If you haven't already seen it, I'd highly recommend it.

4. Nocturnal Animals

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I went into the cinema with an open mind. I thought the trailers were confusing asf, and I only forked out money because Jake Gyllenhaal is one of my favourite actors. And I gotta say, this is the most unique form of storytelling that I've ever seen. The film as a whole is all about writer's expression. Gyllenhaal's "real life" character (so to speak), Edward, writes a novel to his ex-wife, Susan, who is played by Amy Adams, and we get to see this novel played out like another movie. Quite literally - a film inside another film. And inside this other film, we get Nocturnal Animals which is a brutal thriller of one man's quest for revenge. See, at first, I thought "why not just make this the movie? Its 100% better". But coming out of the cinema, its much more than the story told by the novel. There's a subliminal message in there for Susan. A message that becomes a little more clear when Susan starts recalling their past relationship.

As one of the most thought-provoking, unique thrillers of last year, I'd also highly recommend this. Do it to see Gyllenhaal at the least!

3. Captain America: Civil War

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I'm pretty certain this film will be on nearly everyone's top 10 of 2016. I tried avoiding putting a comic book film on my list, but Civil War is one that was necessary. I don't think I can say much that hasn't already been said, so lets keep this one short and move along, yeah?

2. The Jungle Book

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I did a bit of a shitpiece review on it which does it no justice, but my feelings on the film are still the same. I pretty much love everything about this retelling. Idris Elba, in particular, is still one of the greatest antagonists of 2016 as Shere Kahn. Every line he spoke sent a cold chill down my spine. Likewise, I never expected this film to be one of the highest grossing films of 2016. Check it out.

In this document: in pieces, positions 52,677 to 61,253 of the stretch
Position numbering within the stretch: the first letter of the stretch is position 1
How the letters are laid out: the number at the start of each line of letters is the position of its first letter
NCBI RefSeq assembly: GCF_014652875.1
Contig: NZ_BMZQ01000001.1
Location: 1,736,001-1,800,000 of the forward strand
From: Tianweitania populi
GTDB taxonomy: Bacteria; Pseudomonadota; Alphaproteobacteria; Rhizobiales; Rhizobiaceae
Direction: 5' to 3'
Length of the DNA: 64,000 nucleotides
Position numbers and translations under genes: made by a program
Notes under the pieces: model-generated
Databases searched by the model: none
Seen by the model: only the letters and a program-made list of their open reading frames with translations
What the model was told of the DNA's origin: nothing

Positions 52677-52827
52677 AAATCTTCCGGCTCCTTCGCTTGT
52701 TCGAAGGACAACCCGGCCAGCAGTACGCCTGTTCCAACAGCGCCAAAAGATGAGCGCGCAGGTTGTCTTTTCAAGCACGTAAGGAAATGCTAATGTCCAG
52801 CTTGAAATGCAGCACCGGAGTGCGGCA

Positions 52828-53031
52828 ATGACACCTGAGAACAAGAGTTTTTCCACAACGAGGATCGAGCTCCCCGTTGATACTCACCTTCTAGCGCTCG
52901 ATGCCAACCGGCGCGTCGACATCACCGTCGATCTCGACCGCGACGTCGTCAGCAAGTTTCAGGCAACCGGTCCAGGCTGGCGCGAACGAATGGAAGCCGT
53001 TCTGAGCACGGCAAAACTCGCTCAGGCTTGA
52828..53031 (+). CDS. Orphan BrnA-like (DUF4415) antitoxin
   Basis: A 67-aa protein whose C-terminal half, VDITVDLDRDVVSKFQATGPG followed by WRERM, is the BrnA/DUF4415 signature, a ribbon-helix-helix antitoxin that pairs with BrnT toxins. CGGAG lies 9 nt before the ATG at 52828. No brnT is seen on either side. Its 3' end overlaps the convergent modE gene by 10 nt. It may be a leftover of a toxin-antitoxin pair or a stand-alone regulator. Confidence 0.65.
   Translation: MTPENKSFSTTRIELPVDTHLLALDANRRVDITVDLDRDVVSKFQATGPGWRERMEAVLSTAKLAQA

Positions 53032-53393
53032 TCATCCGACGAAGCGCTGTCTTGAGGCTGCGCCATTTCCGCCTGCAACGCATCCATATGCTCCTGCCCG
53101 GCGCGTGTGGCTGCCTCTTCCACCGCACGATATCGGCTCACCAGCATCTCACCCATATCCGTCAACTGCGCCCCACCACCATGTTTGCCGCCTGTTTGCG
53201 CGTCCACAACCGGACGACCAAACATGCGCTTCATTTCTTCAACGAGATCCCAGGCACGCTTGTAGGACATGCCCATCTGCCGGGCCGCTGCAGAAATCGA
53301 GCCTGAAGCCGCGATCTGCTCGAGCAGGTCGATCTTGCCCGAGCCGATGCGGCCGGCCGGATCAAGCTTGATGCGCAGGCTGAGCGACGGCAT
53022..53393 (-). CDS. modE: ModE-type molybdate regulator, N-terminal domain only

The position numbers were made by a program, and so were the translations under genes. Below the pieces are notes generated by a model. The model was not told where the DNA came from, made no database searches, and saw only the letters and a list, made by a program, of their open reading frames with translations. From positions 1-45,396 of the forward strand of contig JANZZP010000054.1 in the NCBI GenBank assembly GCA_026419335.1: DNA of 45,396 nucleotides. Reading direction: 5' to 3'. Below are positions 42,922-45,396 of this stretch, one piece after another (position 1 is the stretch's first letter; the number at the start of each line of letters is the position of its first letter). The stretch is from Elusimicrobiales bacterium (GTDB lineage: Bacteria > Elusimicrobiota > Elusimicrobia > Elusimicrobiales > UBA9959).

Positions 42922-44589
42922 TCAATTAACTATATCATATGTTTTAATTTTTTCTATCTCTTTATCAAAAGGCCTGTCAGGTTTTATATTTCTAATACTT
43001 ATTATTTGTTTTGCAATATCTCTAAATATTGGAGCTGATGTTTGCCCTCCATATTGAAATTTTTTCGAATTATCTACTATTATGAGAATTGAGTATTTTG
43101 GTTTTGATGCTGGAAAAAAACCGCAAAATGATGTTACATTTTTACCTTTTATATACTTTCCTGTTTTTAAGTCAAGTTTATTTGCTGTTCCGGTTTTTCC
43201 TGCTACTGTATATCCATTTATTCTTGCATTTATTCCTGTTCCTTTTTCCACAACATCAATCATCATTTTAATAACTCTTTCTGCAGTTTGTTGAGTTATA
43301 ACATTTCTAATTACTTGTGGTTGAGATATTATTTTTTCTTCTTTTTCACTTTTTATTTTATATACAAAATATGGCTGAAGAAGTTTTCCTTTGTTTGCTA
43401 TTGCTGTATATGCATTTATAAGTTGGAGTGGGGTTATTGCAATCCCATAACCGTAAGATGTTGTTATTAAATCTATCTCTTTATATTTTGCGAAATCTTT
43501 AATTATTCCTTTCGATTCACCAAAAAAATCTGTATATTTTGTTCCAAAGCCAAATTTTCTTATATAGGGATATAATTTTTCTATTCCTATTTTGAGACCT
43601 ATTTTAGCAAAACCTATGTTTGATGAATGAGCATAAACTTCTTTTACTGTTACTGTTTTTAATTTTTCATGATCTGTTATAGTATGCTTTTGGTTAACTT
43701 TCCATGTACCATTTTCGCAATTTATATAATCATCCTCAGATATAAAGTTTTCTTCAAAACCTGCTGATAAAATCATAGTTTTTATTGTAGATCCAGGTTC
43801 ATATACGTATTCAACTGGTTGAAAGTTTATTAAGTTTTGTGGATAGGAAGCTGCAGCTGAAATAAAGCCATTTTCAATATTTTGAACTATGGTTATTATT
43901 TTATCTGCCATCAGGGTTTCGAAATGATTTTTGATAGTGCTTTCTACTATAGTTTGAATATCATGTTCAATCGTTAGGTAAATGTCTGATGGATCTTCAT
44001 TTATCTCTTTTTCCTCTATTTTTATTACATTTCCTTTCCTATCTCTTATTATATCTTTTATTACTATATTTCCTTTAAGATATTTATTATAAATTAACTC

1. Hacksaw Ridge

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"I don't know how I'm going to live with myself if I don't stay true to what I believe."

As a person aspiring to join the military, it should come as no surprise that Hacksaw Ridge is my number one favourite film of 2016. The film is filled with dialogue and themes that simply resonates with me to the highest frequencies. Stellar performances, great music and sound, cinematography that captures war brutality, all precisely implemented in an awe-inspiring film. I felt like a man given a purpose again. This is a story based on real events, so I appreciated it when they gave the actual hero, Desmond Doss, a post-credit respect.

Alright, that's it.. Peace out!

17 Comments

MonsterStomp Reviews - Transformers: Revenge of the Fallen

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Its been a very long time since I've seen this film. I'm talking at least two years, and I remember absolutely loving it in theatres back in '09. So I decided to rummage through stacks of DVD cases that I've acquired over the years, and indulge in a little popcorn cinema.

As it stands, I still consider the film to be the best in the franchise, but it seems as though I'm in the minority there. Scoring a whopping 19% on Rotten Tomatoes, would have had the film as the most poorly rated excluding the fourth instalment. Something I don't think it deserves. In fact, I think the film deserves an above average C+. I've read and seen a few critical reviews on the film and most of the time its just a harbour of big words and metaphors that do little but vilify the film. For example, Jeremy Jahn's review is mostly him talking smack about a film which could ultimately be summed in one word: Bad. He doesn't talk about plot, characters, cinematography, effects, visuals or anything, and as far as a review goes, that's pretty embarrassing.

Regardless, I think the film deserves a C+. If it weren't for the underwhelming first act, maybe the film would have received a more impressive reception.

The pacing was appalling. I'd put the pacing on par with Batman v. Superman: Dawn of Justice (theatrical cut). Bay spent a lot of confusing time trying to set up the following acts, that he resorts to cutting from Sam's college endeavours to the Decepticon's advancement. Bay makes these cuts almost randomly. For instance, Sam and Ron (Sam's father) are trying to contain Judith (Sam's mother) who is high from eating pot-brownies. The sequence cuts straight to an orbiting Decepticon satellite and the plot proceeds for them. Only to be cut straight to a scene of Sam and his roommates going to a college party. Its ugly. There's too much going on.

Mudflat and Skids looking at their name on the
Mudflat and Skids looking at their name on the "nonessential characters" list